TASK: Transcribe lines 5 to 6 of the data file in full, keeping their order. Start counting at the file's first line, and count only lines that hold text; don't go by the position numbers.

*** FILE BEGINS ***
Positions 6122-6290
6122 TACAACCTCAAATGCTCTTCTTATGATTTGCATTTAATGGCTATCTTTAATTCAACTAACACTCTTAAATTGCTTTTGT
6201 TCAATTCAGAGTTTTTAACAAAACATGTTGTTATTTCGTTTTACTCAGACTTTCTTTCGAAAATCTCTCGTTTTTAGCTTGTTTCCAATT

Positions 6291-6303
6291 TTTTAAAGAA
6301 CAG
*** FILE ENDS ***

6291 TTTTAAAGAA
6301 CAG